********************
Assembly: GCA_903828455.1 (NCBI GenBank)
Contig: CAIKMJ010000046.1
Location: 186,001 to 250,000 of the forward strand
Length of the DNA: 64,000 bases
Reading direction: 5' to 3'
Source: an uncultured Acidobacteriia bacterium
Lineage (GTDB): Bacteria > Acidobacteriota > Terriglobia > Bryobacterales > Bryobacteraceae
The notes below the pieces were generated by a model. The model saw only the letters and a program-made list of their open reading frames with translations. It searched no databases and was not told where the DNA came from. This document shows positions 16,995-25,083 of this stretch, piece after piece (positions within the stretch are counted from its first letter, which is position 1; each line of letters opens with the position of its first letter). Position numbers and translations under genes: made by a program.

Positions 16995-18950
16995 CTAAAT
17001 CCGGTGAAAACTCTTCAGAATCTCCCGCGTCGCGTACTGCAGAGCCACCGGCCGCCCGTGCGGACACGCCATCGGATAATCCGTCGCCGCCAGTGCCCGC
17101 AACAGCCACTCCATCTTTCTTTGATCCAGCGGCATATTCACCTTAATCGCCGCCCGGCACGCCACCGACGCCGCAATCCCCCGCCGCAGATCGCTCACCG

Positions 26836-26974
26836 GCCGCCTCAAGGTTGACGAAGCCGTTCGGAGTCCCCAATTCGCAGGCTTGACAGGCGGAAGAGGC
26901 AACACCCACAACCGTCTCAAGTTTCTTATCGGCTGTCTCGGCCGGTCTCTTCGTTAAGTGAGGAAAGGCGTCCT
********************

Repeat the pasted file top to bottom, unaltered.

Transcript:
Assembly: GCA_903828455.1 (NCBI GenBank)
Contig: CAIKMJ010000046.1
Location: 186,001 to 250,000 of the forward strand
Length of the DNA: 64,000 bases
Reading direction: 5' to 3'
Source: an uncultured Acidobacteriia bacterium
Lineage (GTDB): Bacteria > Acidobacteriota > Terriglobia > Bryobacterales > Bryobacteraceae
The notes below the pieces were generated by a model. The model saw only the letters and a program-made list of their open reading frames with translations. It searched no databases and was not told where the DNA came from. This document shows positions 16,995-25,083 of this stretch, piece after piece (positions within the stretch are counted from its first letter, which is position 1; each line of letters opens with the position of its first letter). Position numbers and translations under genes: made by a program.

Positions 16995-18950
16995 CTAAAT
17001 CCGGTGAAAACTCTTCAGAATCTCCCGCGTCGCGTACTGCAGAGCCACCGGCCGCCCGTGCGGACACGCCATCGGATAATCCGTCGCCGCCAGTGCCCGC
17101 AACAGCCACTCCATCTTTCTTTGATCCAGCGGCATATTCACCTTAATCGCCGCCCGGCACGCCACCGACGCCGCAATCCCCCGCCGCAGATCGCTCACCG

Positions 26836-26974
26836 GCCGCCTCAAGGTTGACGAAGCCGTTCGGAGTCCCCAATTCGCAGGCTTGACAGGCGGAAGAGGC
26901 AACACCCACAACCGTCTCAAGTTTCTTATCGGCTGTCTCGGCCGGTCTCTTCGTTAAGTGAGGAAAGGCGTCCT